Arguing Against “If You Can Dream It…” in 9 Tweets
"If you can dream it, you can achieve it," is missing a basic component, actual work. It's actually mean unrealistic & weird.
"If you can dream it, you can achieve it" undercuts the whole notion of dreams, often wonderful b/c they can't be achieved only dreamed.
The whole notion of "wanting something badly enough" is also a weird mind-game & toxic after failure.
It's not that you had strong competition or the industry is flooded or you need to work harder but your desire is intrinsically flawed?
People achieve things they weren't dreaming of, actually, often when they're engaged not in "wanting it badly enough" but the actual work.
Maybe this: dream unachievable things if you want & then devote yourself to the work at hand (probably b/c you need it).
If you'd asked me at 20 if I dreamed of publishing 20-some books, I'd have said no, of course not or I'd have ignored you b/c I was writing.
Visualization is something different. A box jump begins with imagining yourself on top of the box. It's powerful especially in sports.
I'd like to read an article that interviews a number of successful people who never really thought they'd be successful. #didntdreamit

Monday, August 22, 2016

Okay... so here:

Let's say you have a chunk of a novel that's not working. The story is in place, more or less, but the urgency or voice or the sentence-to-sentence chemistry is off. You don't need to change the story as much as you need to change how its told. What if, as a completely cocky exercise, you sit down and write the first paragraph of the novel as if it were written by Marquez then Aimee Bender then Michael Cunningham then Colson Whitehead then Stephen King then Atwood then Zadie Smith. [Insert your own author-picks here -- and, of course, specific books.] It's not that your work would end up sounding like theirs (what a lovely problem you'd have then) but you'd find, perhaps, a new way in -- a new and inspired way in.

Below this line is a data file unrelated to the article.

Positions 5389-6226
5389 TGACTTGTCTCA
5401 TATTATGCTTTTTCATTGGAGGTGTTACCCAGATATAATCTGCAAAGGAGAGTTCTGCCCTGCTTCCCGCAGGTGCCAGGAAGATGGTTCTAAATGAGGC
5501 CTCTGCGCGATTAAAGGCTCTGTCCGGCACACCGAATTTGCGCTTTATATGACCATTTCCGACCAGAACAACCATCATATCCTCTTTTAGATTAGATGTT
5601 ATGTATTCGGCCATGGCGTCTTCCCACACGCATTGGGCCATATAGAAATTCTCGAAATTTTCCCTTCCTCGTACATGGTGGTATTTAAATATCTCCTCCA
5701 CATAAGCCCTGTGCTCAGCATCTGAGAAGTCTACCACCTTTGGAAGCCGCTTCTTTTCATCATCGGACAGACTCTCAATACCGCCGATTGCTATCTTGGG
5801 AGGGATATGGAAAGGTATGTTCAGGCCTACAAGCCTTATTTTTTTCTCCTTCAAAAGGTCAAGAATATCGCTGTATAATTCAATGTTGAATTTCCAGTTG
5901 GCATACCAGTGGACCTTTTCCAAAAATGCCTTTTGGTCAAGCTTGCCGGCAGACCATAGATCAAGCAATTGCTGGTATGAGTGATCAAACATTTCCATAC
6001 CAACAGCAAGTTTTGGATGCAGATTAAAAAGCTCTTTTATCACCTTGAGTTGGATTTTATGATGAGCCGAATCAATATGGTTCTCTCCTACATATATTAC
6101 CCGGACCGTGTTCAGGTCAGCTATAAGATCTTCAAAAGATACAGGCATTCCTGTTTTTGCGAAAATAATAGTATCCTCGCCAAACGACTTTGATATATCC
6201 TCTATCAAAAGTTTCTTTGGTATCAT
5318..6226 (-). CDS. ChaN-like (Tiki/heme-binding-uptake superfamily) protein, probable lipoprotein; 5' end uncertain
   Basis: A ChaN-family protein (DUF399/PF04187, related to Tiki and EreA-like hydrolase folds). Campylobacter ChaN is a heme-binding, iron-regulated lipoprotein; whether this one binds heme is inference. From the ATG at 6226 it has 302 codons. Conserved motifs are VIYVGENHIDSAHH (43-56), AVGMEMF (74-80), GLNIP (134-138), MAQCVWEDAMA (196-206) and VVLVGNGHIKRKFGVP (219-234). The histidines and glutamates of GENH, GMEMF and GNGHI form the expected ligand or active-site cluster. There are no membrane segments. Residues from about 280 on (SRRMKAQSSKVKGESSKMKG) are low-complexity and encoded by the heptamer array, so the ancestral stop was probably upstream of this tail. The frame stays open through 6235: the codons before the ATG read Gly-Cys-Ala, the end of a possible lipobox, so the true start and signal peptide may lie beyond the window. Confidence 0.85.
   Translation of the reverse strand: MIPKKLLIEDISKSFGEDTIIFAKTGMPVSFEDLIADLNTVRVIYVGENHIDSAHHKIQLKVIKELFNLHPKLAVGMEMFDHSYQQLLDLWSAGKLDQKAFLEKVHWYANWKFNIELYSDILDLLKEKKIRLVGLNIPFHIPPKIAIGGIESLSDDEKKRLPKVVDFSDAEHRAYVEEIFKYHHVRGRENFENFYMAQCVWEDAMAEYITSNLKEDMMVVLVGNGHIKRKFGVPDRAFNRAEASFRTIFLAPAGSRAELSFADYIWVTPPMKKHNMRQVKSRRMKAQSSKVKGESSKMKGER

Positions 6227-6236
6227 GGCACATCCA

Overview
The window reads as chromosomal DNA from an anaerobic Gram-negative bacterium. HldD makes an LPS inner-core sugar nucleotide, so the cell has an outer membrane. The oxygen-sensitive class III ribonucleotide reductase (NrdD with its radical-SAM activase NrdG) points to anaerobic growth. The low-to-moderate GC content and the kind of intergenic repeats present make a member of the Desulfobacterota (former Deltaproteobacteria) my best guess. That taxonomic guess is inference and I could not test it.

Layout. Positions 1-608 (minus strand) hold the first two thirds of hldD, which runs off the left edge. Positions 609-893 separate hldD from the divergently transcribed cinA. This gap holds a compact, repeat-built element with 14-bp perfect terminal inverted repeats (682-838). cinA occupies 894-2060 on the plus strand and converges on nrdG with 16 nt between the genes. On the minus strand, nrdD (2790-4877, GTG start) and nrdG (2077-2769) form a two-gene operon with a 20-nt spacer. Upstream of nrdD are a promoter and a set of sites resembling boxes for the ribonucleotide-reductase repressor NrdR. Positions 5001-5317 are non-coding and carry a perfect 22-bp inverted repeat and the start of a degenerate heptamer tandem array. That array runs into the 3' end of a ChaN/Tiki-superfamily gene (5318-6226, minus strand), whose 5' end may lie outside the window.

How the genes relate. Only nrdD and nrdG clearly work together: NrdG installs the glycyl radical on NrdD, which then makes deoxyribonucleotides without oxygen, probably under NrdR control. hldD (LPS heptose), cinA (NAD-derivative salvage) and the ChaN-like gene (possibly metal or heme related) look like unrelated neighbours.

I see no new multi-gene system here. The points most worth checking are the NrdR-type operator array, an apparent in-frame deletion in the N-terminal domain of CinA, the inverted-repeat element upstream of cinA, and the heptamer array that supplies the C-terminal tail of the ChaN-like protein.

Saturday, August 20, 2016

prying open process...

This semester, for each story my writing students read, I'm going to ask them to do something I've never asked before. Invent a moment(s) in the author's life in which a glimmer of this story came to them. Don't research the writer's life. Don't look up interviews. Just, while reading the story, reflect on the writer's possible points of entry from life to story. The point isn't to gain insight into this or that published writer's process, but into the student's individual creative processes, to have them acknowledge that writers have creative processes (including themselves), to engage with the idea that the story didn't exist and then it did, but it didn't arrive whole.